Not surprisingly, VMware extolled the virtues of virtualization, and its market success especially in the upper echelon of the marketplace. At the same time, the company recognized that its lowest hanging fruit, x86 server virtualization, is starting to mature in the marketplace, and that a hypervisor alone does not make for a long term corporate revenue growth strategy. Hence, there is a market imperative for the company to move beyond the tactical achievement of server virtualization and consolidation towards a strategic position of extolling the business benefits of virtualization.

Given the growing market position of Citrix/Xen and Microsoft, it is clear that VMware needs to maintain a competitive differentiation that exceeds being a supplier of a software hypervisor. At the same time, hardware based hypervisors such as IBM’s Power based CPUs are continuing to push the performance envelope and questioning the assumption that an additional software hypervisor is needed to support Linux workloads. Many x86 Linux binaries can run well in emulation on most any current vintage System p or i.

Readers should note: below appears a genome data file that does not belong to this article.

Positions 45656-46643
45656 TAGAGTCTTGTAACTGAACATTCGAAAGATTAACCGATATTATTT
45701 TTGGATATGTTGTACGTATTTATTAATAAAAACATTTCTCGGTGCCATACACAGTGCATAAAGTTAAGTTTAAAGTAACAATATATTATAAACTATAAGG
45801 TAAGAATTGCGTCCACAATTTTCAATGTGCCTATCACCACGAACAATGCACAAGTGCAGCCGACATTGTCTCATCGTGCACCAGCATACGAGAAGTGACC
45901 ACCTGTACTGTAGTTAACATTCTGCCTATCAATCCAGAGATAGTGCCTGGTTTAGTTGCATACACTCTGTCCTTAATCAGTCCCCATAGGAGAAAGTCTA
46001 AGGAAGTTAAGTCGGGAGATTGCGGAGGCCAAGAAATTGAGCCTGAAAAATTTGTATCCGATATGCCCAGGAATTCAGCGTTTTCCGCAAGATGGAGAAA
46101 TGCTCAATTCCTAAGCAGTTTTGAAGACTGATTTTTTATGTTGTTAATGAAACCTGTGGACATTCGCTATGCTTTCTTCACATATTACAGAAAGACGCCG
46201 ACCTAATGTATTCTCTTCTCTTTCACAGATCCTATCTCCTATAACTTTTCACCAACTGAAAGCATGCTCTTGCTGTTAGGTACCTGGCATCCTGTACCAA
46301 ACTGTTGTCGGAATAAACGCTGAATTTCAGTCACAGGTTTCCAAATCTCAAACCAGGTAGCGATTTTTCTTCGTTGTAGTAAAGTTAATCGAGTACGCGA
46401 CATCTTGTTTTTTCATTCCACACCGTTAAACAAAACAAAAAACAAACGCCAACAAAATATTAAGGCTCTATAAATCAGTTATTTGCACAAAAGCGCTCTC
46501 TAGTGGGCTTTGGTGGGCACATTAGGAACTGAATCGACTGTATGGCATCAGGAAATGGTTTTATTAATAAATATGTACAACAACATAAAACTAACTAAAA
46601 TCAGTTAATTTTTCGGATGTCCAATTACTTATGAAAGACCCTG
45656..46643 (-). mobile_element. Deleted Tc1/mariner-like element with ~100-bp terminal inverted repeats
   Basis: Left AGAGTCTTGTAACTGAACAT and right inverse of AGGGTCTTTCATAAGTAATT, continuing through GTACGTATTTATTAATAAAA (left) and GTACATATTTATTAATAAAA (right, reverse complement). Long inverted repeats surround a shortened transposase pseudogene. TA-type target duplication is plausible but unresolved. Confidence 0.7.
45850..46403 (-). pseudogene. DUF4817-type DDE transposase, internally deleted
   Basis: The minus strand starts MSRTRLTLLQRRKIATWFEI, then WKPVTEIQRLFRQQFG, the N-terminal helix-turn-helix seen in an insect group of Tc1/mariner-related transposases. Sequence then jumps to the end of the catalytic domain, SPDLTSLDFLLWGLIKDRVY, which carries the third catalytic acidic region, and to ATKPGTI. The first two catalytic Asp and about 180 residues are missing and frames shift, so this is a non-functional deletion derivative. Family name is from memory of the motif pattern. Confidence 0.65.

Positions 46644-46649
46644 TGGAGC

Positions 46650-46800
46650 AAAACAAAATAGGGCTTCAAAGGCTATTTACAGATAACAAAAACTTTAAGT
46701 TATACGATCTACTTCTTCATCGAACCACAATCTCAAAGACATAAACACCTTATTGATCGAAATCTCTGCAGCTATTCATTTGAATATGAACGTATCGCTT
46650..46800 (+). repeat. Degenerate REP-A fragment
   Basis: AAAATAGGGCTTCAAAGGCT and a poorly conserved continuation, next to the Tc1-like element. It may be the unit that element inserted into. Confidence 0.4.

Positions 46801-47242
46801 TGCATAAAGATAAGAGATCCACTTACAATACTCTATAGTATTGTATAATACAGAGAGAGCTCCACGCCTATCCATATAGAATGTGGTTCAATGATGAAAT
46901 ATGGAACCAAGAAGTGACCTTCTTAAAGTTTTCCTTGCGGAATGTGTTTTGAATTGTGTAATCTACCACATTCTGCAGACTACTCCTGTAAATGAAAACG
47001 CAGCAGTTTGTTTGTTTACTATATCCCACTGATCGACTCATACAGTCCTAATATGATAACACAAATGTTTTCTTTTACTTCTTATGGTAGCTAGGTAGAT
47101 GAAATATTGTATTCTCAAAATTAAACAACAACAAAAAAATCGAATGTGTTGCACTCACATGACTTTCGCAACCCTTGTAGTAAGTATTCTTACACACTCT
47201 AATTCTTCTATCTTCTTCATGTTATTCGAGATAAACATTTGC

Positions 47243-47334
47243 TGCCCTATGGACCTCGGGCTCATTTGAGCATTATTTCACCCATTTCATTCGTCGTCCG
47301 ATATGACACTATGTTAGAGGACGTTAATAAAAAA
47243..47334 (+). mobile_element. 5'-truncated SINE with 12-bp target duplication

To VMware’s credit, the company has outlined several initiatives that seek to elevate the discussion of virtualization to a higher level, to include the often-overlooked components of any virtualization solution, including storage, networking, management, security, compliance, provisioning, scheduling, and monitoring. Informally, the company is beginning to refer to its approach as the “software mainframe” (with the requisite disclaimers). Although it is hard to imagine an array of virtualized x86 systems providing the same technical achievement as the System z, the notion of the reducing the complexity while increasing the agility of the datacenter remains laudable. Nevertheless, we applaud VMware's vision and realization that there is much more to virtualization than server consolidation. Abstracting the view of the datacenter to a set of all encompassing virtual services proffers many benefits to not only IT professionals, but to end users within the organizations.